A father-of-two, who died mysteriously after a night out in Northampton in 2005, had been mugged, police have told his family.
Almost 10 years after the death of Dean Knight, who was found unconscious outside his home in Matchless Close, in Duston, on April 29, his family are again appealing for anyone who has information to come forward.
Mr Knight, a former forklift driver, had received a serious head injury while on a night out in Northampton and he died four days later in an Oxford hospital, aged 36.
When he was found on his driveway, he showed no other signs of injury apart from a small graze on an arm.
But his son, Sean, who was aged 10 at the time, has now revealed that, after asking police for all the evidence they collected, the force confirmed his father had been mugged on the night of the attack.
Although four arrests were made in connection with the case, no charges were made.
It has also emerged that among other evidence, a neighbour saw Mr Knight
being dropped off by a white van.
Sean said: “The police came over and showed us CCTV footage of dad staggering down Gold Street, holding his head, after leaving the Chicago Rock Cafe [which has since closed) on the Market Square.
“It shows him a bit later in Limehurst Square, in Duston, but then he disappears.
“The eyewitness accounts are a bit jumbled, but one of his neighbours said they saw him get dropped off at the house at around 7am by a white van and it looked like the driver was watching him.
“An hour later he had gone and then an hour after that they saw him lying in the driveway.”
Sean and his sister, Anna, now aged 17, who grew up with their grandmother, Angela Jeffery, arrived to stay with Mr Knight just as he was found.
Mrs Jeffery, aged 62, said: “We passed the ambulance leaving as we were coming up the road towards the house, but we didn’t think anything of it at the time.
“When neighbours told us what had happened, we went straight to Northampton General Hospital and I visited him every day.
“He was moved to Oxford and died on March 3. When it happened, Dean and I sat outside together and sobbed.”
Police believe that Mr Knight was robbed after leaving the club as his driver’s licence and wallet were recovered in Harlestone Road.
Mrs Jeffery said: “All he had in his pockets when he was found was a penny. He didn’t even have the keys to get into his house. Just before the attack he had been on a trip with his father and was really looking forward to having his children over for the weekend.
“I am very bitter about it because I don’t think police tried hard enough to find those responsible for his death. They made four arrests, but then said they didn’t have enough evidence. I haven’t been able to sleep properly in the 10 years since it happened.”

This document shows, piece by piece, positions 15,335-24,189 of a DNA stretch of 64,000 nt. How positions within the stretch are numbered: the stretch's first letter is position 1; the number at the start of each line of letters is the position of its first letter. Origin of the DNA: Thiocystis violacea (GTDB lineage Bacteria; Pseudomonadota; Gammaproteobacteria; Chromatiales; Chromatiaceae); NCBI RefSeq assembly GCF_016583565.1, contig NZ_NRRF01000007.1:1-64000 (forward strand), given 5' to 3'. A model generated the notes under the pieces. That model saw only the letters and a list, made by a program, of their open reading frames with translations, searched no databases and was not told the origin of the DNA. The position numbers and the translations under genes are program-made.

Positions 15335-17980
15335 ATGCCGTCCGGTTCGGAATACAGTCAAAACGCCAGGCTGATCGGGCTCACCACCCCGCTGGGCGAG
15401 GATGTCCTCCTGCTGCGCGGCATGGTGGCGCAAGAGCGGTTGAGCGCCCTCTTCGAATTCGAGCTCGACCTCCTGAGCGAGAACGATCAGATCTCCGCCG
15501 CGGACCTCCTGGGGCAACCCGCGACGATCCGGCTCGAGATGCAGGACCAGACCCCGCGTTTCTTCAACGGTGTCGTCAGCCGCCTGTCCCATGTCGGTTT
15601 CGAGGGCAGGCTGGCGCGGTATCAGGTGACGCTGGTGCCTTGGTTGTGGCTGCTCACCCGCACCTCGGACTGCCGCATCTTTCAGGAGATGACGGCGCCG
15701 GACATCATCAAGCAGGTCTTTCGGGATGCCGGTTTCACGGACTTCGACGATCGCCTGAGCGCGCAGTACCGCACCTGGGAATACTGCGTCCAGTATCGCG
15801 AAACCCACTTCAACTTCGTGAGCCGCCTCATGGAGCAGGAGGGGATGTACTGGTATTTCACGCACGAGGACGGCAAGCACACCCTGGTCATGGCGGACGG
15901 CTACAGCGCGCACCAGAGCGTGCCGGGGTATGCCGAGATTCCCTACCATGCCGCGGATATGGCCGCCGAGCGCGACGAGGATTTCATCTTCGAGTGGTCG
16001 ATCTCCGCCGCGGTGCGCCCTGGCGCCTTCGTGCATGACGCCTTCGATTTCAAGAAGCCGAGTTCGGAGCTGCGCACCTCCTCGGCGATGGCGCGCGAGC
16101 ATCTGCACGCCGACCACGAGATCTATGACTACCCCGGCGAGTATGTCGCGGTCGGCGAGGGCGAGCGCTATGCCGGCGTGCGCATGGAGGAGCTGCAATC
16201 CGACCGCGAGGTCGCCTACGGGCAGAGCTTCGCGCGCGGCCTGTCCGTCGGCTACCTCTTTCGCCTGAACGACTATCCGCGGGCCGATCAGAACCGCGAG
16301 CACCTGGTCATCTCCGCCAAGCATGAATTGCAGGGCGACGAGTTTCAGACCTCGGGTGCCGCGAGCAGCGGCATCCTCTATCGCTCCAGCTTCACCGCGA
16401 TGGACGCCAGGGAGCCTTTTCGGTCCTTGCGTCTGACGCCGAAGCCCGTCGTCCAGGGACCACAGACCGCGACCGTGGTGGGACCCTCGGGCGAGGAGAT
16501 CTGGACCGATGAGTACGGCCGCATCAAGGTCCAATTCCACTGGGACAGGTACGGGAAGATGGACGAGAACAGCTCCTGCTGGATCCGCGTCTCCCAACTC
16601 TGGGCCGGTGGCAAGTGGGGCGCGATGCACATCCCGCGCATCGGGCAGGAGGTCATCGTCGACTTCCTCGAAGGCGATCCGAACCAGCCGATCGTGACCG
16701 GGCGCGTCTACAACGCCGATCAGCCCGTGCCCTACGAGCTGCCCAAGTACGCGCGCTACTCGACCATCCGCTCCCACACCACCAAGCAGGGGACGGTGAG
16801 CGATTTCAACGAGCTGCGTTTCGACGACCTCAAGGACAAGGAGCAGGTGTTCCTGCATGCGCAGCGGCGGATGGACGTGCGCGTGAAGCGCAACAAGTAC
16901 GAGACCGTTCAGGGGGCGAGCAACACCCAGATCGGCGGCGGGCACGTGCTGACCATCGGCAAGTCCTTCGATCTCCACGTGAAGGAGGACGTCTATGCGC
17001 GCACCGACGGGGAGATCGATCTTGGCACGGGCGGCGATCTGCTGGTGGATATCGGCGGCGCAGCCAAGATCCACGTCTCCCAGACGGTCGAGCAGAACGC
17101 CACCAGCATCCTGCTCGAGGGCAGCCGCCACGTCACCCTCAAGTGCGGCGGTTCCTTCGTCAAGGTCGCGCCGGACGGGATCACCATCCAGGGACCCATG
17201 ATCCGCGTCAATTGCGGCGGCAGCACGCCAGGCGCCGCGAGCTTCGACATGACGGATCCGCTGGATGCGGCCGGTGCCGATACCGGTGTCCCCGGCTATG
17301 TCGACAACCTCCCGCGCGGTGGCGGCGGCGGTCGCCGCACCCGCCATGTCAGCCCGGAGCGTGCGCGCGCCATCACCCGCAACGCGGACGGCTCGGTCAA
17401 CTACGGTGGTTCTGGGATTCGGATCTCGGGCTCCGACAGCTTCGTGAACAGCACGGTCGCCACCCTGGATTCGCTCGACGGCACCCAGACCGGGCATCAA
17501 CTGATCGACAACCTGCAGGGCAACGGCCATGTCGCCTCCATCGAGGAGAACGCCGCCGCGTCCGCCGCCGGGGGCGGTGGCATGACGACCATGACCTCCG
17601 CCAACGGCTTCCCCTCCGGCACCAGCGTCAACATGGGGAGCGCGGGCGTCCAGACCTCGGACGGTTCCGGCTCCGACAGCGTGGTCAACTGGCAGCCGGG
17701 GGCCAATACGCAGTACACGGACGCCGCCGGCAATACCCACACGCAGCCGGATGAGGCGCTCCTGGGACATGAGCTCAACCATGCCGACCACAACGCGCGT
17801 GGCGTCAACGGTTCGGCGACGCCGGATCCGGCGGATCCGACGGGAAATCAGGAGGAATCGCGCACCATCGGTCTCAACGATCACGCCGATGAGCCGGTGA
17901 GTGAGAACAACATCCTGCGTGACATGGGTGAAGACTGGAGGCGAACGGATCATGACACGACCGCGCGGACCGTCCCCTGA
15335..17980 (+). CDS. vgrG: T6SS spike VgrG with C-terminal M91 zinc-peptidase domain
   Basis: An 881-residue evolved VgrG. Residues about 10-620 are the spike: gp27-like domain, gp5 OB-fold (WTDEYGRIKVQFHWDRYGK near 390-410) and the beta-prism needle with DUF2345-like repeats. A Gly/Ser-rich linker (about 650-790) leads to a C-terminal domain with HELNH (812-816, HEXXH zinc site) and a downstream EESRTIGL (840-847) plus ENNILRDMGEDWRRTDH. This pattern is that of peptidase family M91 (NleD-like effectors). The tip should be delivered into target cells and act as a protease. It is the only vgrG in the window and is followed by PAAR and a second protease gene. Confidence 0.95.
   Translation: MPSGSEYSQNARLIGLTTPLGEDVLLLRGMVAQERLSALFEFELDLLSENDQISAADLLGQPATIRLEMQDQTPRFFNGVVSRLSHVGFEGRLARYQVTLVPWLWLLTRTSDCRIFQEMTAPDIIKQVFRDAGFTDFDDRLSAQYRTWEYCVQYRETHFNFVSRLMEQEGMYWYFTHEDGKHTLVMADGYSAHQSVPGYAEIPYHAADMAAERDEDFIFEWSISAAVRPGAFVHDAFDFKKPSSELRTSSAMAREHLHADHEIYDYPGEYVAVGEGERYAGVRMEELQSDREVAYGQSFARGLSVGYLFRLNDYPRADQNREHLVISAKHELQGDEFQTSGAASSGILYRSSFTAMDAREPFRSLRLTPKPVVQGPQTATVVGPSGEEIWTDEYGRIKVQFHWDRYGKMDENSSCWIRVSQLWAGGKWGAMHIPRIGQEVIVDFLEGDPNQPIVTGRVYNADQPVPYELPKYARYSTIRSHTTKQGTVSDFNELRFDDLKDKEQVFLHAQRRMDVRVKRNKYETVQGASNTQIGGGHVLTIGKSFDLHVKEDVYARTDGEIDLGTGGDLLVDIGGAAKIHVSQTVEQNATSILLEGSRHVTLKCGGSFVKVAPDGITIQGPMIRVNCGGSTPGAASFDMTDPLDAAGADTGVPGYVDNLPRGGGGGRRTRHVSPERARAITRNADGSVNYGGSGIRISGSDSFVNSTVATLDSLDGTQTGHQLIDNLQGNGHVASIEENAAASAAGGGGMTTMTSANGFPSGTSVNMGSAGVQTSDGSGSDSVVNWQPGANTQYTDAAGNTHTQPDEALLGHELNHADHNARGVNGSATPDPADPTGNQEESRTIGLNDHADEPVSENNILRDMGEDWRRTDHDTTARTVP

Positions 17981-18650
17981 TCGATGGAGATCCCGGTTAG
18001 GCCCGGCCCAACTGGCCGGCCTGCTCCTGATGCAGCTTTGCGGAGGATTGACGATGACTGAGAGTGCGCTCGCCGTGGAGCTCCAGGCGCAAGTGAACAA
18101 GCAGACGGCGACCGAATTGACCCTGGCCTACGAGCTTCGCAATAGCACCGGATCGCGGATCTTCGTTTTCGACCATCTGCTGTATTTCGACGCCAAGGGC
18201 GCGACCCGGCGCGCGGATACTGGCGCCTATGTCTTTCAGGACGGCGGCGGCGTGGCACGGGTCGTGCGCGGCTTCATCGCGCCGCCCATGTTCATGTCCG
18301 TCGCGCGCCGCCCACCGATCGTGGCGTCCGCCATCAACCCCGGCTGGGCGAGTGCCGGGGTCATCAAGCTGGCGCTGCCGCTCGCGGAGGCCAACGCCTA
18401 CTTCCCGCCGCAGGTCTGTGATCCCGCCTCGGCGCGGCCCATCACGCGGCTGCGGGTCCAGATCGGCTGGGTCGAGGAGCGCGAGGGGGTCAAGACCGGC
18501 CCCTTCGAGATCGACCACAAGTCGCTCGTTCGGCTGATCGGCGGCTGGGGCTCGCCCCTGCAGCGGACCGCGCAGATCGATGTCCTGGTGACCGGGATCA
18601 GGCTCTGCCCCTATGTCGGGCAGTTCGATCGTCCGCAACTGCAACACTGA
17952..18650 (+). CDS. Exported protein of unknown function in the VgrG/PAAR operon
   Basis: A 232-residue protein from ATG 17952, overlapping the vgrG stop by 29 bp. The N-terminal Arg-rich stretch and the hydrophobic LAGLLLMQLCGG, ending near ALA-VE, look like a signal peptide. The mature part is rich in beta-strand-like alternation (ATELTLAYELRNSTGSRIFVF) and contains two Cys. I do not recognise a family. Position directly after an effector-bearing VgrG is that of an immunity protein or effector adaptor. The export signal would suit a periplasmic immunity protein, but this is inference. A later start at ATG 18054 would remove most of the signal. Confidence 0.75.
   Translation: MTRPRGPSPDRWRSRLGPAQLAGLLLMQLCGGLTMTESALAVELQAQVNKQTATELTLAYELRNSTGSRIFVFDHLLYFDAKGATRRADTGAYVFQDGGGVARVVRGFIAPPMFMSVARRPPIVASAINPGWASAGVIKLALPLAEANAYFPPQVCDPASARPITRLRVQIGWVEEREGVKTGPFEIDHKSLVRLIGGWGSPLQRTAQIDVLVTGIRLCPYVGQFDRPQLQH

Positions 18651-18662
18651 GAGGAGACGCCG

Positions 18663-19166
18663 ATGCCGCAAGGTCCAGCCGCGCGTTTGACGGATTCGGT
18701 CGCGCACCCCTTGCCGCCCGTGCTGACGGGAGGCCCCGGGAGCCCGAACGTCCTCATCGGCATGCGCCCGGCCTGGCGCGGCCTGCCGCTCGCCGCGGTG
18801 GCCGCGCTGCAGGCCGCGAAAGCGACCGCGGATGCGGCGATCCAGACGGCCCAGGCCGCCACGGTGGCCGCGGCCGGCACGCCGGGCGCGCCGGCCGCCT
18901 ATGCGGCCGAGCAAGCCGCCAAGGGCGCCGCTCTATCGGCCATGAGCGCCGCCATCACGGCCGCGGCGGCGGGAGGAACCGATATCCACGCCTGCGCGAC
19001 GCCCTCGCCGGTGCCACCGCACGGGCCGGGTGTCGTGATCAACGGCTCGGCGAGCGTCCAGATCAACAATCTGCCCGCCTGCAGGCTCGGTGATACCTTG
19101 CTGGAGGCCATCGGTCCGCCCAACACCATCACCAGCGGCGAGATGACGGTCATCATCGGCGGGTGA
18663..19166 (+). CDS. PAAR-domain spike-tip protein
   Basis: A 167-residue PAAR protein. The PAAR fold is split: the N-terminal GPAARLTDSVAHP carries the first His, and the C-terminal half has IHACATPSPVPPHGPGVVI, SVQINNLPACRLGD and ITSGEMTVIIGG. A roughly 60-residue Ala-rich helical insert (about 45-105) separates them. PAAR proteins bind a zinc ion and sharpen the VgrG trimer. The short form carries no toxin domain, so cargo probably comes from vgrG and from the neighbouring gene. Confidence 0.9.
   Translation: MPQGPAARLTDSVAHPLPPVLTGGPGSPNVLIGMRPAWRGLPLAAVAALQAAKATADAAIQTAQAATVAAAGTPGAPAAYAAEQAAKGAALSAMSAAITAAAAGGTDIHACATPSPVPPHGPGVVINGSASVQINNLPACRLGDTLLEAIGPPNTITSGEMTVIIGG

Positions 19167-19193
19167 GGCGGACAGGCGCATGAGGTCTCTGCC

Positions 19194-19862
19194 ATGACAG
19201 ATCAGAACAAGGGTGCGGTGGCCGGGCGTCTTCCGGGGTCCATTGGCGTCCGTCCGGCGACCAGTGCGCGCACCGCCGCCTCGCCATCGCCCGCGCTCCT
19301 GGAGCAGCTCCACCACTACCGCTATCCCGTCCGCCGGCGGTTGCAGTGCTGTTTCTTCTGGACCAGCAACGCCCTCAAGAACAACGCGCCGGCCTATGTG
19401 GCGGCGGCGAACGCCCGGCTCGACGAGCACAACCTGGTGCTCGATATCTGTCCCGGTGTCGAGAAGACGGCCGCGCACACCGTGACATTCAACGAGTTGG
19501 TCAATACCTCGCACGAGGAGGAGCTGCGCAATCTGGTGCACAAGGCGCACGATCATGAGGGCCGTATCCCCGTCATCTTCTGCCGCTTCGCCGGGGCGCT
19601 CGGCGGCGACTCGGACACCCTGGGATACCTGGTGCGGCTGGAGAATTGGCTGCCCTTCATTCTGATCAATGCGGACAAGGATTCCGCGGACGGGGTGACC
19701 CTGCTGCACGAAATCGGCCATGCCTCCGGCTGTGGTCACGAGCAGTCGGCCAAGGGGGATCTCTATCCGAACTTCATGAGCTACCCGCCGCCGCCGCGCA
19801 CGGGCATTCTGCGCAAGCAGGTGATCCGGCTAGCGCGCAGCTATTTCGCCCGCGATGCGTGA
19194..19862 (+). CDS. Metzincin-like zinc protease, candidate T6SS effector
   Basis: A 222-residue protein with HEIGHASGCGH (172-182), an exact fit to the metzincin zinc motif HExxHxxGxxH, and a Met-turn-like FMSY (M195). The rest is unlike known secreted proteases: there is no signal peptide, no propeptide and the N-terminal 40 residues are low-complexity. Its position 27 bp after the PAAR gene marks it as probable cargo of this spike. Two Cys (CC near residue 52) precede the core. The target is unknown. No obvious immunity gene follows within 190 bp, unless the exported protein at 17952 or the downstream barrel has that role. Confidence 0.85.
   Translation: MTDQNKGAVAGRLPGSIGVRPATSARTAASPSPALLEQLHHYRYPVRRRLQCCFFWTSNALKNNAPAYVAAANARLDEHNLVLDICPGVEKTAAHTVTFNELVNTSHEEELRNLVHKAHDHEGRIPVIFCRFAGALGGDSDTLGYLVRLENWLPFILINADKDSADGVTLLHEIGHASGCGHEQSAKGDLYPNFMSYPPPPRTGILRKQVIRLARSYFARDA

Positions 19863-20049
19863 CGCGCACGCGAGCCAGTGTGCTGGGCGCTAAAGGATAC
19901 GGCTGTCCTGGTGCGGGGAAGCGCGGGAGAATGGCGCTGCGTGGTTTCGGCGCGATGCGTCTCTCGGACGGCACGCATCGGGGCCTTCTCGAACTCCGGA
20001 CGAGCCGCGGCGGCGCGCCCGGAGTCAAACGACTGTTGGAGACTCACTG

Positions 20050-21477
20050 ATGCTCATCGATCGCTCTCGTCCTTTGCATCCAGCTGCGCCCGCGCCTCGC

The inquest into Mr Knight’s death recorded an open verdict and the pathologist said he had sustained fatal head injuries, consistent with a heavy blow.
Some evidence had suggested that Mr Knight could have accidentally fallen from a wheelie bin, but this has never been accepted by his family.
SON: “I THINK ABOUT HIM ALL THE TIME”
A man whose father died after being found unconscious on the driveway of hishouse 10 years ago, said he still misses his father.
Sean Knight, who was 10 when he lost his father, Dean, said: “I still think about him all the time. We were very close.
“I have a lot of fun, happy memories with him.
“My favourite toy growing up was a helicopter he bought me once for Christmas and a tape of songs that we always played.”
Sean, who studies animal management at Moulton College and is hoping to start university this year, added: “I am sure he would have been very proud of me and my sister.”
Now almost 20 years old, Sean has made a fresh appeal for witnesses who might have information about the night his father died as he makes plans to move from Northampton to Norfolk in June.
He said: “If only we knew more about what happened, our family could start to get some closure. That is still so important for me.
“Somebody must remember; somebody must know something about what happened, but I think people are scared of getting involved.
“I just want anyone who was in the area on that night to try to think a bit harder.
Sean’s grandmother, Angela Jeffery, said: “Dean was a fun-loving man who absolutely idolised his children.
“He was cruelly taken from them and it has affected everyone in the family. We have never been able to get over it.
“Nobody deserves to die in the way he did.
“I remember every moment of the day he was found like it was yesterday.”
WITNESSES MAY KNOW EXACTLY WHAT HAPPENED
The reason for Dean Knight’s death and those responsible remain a mystery, despite police investigations and several appeals by his family, publicised in national news, for anyone with information to come forward.
Following the incident, detectives handed out more than 400 leaflets to clubgoers in Northampton town centre in a bid to jog the memories of people who might have seen something on the night.
In June 2005, Angela Jeffery and her late husband, Colin, made a public plea for information after Mr Knight’s son, Sean, then aged 10, wrote a letter to his father. It read: “I miss you very much and all of us will never forget you. You are still the best daddy in the world.”
On the third anniversary of his death, Mr Knight’s father, Gordon Knight, launched a fresh campaign offering a £10,000 reward to witnesses who could come forward with vital information. He told The Chron: “I don’t think people really understand that this never goes away. I think about it every single day. If this had happened to me, I know Dean would have done everything he could to find out what happened and, because I still don’t know, I feel like I’ve failed him.”